sugar ring modification
Another modification that is useful for medical applications of oligonucleotides is the 2′ sugar modification. Modifying the 2′ position sugar increases the effectiveness of oligonucleotides by enhancing the targeted binding capabilities of the oligonucleotides, particularly in antisense oligonucleotides therapy.  They also reduce nonspecific protein binding, increasing the accuracy of targeting specific proteins.  Two of the most commonly used modifications are 2′-O-methyl and 2′-O-methoxyethyl.  Fluorescent modifications on the nucleobase were also reported.
Antisense oligonucleotides are single strands of DNA or RNA that are complementary to a chosen sequence.  In the case of antisense RNAs, they inhibit the protein translation of certain messenger RNA strands by binding to them in a process called hybridisation.  Antisense oligonucleotides can be used to target a specific, complementary (coding or non-coding) RNA. If binding occurs, this hybrid can be degraded by the RNase H enzyme.  RNase H is an enzyme that hydrolyzes RNA, and when used in an antisense oligonucleotide application, causes 80–95% down-regulation of mRNA expression. 
The use of anti-sense oligonucleotides for gene knockdown in the morpholino backbone, which is now a standard technique in developmental biology and is used to study altered gene expression and gene function, first developed by Janet Heasman using Gone is Xenopus.  Morpholino drugs approved by the FDA include etaplirsen and golodirsen. Antisense oligonucleotides have also been used to inhibit influenza virus replication in cell lines.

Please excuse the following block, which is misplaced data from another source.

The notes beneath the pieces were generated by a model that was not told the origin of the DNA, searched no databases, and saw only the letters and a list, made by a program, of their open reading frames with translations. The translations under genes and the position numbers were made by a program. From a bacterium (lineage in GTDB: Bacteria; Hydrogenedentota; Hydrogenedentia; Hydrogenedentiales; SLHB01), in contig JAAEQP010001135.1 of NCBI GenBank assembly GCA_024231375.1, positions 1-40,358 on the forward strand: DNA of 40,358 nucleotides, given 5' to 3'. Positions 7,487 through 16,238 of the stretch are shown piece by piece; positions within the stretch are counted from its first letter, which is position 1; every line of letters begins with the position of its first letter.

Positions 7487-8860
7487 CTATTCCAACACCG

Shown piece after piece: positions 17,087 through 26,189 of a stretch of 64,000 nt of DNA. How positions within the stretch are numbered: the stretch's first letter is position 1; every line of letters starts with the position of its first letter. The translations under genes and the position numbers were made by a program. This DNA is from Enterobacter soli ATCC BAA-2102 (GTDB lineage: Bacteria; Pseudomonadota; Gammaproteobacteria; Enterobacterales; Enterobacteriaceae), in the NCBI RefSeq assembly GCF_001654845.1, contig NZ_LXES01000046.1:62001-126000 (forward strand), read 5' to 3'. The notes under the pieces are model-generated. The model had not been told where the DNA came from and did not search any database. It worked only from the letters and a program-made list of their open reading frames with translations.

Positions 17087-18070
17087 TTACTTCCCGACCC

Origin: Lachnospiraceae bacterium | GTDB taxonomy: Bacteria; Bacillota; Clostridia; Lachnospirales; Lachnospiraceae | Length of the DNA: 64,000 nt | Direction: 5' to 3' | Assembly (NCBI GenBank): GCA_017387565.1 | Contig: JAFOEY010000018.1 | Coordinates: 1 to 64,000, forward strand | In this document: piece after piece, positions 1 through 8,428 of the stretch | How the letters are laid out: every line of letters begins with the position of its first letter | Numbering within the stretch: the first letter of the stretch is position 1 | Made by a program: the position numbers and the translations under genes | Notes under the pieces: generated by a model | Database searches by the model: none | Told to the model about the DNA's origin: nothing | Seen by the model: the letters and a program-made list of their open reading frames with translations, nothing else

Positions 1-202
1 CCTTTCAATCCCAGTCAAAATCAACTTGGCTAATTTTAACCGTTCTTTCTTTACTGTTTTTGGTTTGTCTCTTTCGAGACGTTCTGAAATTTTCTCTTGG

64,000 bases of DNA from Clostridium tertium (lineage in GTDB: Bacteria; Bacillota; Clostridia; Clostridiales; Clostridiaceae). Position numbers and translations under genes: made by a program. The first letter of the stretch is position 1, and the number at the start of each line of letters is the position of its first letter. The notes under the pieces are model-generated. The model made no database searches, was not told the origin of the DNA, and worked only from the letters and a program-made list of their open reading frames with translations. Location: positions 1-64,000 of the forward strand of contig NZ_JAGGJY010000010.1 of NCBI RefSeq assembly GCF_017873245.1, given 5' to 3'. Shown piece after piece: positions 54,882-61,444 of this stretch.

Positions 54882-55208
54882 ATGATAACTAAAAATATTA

Neurodegenerative diseases that result from a single mutant protein are good targets for antisense oligonucleotide therapies because of their ability to target and modify very specific sequences of RNA with high selectivity. Several genetic diseases, including Huntington’s disease, Alzheimer’s disease, Parkinson’s disease, and amyotrophic lateral sclerosis (ALS), have been linked to DNA alterations that result in incorrect RNA sequences and result in mistranslated proteins that have toxic physiological effects. 
Alkalamides can be used as chromatographic stationary phases.  Those steps have been investigated for the dissociation of oligonucleotides.  Ion-pair reverse-phase high-performance liquid chromatography is used to separate and analyze oligonucleotides after automated synthesis. 
A mixture of 5-methoxysalicylic acid and spermine can be used as the matrix for oligonucleotides analysis in MALDI mass spectrometry.  Electrospray ionization mass spectrometry (ESI-MS) is also a powerful tool to characterize the mass of oligonucleotides. 
DNA microarray is a useful analytical application of oligonucleotides. Compared to standard cDNA microarrays, oligonucleotide-based microarrays have more controlled specificity upon hybridization, and have the ability to measure the presence and spread of alternatively spliced or polyadenylated sequences.  A subtype of DNA microarrays can be described as substrates (nylon, glass, etc.), in which oligonucleotides are bound at high densities.  DNA microarrays have many applications in the life sciences.